BioShock Infinite: Burial At Sea Has Us Returning To The Golden Age Of Rapture

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BioShock Infinite is easily in my top five games of 2013, thus far. The intention was to create a new set of protagonists and drop you into one hell of a juxtaposition. The world of Columbia was one of wonder. I honestly don’t recall wanting to aimlessly wander around a game world since my time with Fallout 3. Infinite in all it’s wonder still left me a bit empty. All the things I had grown to love and expect from the BioShock series were absent. Prior to Infinite, the BioShock series had us exploring the sunken jewel of Andrew Ryan’s ambition – Rapture.

Rapture was teeming with prohibition era themed locales, genetically deformed splicers, deviant little sisters, and their hulking protectors – Big Daddy’s. After finishing up Infinite and setting upon the Season Pass DLC drawing board, Ken Levine must have been pining for a return to the sunken city, because Rapture is back in the first piece of story DLC BioShock Infinite: Burial at Sea.

 

Burial at Sea will give us our first visual taste of pre-fall Rapture. I say visual, because the audio logs from the original BioShock and it’s predecessor did such a masterful job at painting a mental picture of what Rapture was like in it’s heyday. The team at Irrational didn’t want to arbitrarily throw their characters into a new setting, so they’ve cleverly utilized the “infinite” possibilities idea, and have also drawn from Booker’s sordid past to create a meaningful narrative. The game takes place in 1958, while Rapture is still fully functioning. Booker DeWitt is a private investigator and Elizabeth is an older, experienced, more confident form of herself. Burial at Sea will be delivered in two parts.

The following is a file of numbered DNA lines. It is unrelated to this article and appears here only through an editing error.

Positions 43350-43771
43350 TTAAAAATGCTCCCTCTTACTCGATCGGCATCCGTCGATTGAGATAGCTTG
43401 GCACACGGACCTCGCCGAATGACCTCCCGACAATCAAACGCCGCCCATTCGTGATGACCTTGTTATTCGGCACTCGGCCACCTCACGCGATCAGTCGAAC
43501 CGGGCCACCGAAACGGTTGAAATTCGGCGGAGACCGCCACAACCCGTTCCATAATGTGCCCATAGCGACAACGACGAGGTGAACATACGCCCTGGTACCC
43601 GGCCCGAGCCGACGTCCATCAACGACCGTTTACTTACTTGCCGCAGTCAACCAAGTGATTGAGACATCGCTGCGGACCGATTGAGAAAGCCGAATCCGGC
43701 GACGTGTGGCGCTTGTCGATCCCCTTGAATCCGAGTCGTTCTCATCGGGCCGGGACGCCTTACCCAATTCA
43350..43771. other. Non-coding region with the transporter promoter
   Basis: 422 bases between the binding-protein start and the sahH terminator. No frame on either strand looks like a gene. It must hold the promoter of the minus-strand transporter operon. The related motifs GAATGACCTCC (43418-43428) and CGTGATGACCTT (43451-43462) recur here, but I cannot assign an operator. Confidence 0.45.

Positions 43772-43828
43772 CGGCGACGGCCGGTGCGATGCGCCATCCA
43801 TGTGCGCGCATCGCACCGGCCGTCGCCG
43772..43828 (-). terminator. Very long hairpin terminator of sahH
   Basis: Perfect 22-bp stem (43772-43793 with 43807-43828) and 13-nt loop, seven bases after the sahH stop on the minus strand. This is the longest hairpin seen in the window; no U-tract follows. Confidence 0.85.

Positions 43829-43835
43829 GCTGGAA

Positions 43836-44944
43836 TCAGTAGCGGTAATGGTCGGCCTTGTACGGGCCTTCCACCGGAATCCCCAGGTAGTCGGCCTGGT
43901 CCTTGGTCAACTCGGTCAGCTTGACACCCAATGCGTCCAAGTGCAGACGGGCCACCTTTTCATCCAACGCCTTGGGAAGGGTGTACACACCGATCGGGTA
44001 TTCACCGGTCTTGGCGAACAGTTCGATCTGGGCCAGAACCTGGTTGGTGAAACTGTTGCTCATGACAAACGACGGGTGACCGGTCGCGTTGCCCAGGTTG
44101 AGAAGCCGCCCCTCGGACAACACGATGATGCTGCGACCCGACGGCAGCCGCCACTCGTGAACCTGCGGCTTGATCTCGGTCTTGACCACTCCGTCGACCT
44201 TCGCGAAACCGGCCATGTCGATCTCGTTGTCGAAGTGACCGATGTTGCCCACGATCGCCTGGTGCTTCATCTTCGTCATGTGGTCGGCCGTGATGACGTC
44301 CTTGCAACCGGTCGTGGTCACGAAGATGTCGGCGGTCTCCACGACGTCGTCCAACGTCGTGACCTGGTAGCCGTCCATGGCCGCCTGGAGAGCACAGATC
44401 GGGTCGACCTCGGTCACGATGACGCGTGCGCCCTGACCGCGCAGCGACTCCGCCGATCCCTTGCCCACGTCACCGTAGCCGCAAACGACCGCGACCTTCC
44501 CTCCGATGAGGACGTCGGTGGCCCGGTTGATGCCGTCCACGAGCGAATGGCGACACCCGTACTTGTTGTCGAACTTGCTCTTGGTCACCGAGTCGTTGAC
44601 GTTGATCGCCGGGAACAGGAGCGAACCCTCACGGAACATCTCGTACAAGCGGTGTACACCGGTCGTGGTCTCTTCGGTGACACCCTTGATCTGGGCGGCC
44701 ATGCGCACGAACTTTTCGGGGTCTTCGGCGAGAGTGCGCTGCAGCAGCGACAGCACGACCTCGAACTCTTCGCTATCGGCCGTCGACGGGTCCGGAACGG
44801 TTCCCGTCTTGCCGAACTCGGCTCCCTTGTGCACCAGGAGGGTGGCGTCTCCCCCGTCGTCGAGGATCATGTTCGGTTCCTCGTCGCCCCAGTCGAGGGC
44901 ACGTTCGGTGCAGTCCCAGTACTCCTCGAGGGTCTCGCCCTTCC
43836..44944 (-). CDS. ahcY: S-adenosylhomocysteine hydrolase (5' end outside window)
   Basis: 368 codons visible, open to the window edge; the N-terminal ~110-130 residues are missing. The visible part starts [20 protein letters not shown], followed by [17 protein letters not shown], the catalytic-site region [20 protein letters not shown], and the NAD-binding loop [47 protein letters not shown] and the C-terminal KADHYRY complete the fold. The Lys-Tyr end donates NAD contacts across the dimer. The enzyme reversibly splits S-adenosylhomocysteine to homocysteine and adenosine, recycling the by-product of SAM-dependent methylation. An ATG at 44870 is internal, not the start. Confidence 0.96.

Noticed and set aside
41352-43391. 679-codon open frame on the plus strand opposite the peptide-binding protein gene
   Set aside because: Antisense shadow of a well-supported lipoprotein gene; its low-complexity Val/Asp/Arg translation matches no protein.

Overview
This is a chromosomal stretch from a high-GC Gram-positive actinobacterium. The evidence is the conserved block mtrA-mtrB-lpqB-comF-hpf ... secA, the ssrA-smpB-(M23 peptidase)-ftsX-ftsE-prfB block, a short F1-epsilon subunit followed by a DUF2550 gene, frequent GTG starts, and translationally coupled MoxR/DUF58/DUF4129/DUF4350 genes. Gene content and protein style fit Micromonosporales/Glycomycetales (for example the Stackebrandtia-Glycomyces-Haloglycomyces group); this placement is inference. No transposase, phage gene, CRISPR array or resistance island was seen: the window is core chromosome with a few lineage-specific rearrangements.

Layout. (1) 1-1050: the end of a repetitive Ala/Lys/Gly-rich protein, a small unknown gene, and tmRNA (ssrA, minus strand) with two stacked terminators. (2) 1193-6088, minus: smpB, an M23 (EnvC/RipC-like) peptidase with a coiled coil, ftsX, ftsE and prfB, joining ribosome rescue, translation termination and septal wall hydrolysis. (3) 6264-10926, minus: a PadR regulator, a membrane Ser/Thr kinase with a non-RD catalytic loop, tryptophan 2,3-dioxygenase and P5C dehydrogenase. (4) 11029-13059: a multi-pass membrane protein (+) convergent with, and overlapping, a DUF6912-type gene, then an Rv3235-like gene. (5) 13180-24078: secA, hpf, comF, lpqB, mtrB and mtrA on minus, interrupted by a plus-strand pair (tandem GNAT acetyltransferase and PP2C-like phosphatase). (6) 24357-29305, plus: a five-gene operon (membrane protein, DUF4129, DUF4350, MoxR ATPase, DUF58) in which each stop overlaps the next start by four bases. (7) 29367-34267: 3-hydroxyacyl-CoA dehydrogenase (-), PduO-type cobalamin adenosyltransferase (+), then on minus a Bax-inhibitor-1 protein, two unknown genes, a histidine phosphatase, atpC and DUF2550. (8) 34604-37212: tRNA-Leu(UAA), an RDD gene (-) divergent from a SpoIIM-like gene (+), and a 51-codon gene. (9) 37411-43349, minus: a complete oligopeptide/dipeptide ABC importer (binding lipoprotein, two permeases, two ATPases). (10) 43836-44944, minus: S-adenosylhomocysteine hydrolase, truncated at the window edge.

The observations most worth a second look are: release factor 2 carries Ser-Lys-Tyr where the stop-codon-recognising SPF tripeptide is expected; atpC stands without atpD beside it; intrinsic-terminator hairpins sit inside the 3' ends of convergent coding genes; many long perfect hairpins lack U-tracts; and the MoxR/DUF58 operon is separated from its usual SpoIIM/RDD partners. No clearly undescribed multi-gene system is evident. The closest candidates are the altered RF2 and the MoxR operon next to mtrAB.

The first part of the DLC will be broken into two segments. The first will be a new format for the BioShock series. It will be devoid of combat. Exploring locales and investigating Andrew Ryan’s faithful followers living and working in Rapture will be the early focus.

The second part will return to form with combat. But a major change is in the cards, we’ll be controlling Elizabeth. Irrational assures that she’ll play and control very differently. This makes the Burial at Sea DLC immensely notable. We’re not gaining control of a previously AI dictated main character. The story continues to focus on Booker and Elizabeth, rather than focusing on the centerpiece Rapture will undoubtedly create.

BioShock Infinite: Burial at Sea part one releases later this year for $14.99 on the Xbox 360, PlayStation 3, and PC.

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Dylan Zellmer

Dylan splits time between games journalism, designing video games, and playing them. Outside of his deep involvement in the games industry, he enjoys It’s Always Sunny in Philadelphia, Shameless, A Song of Ice and Fire, fitness, and family.
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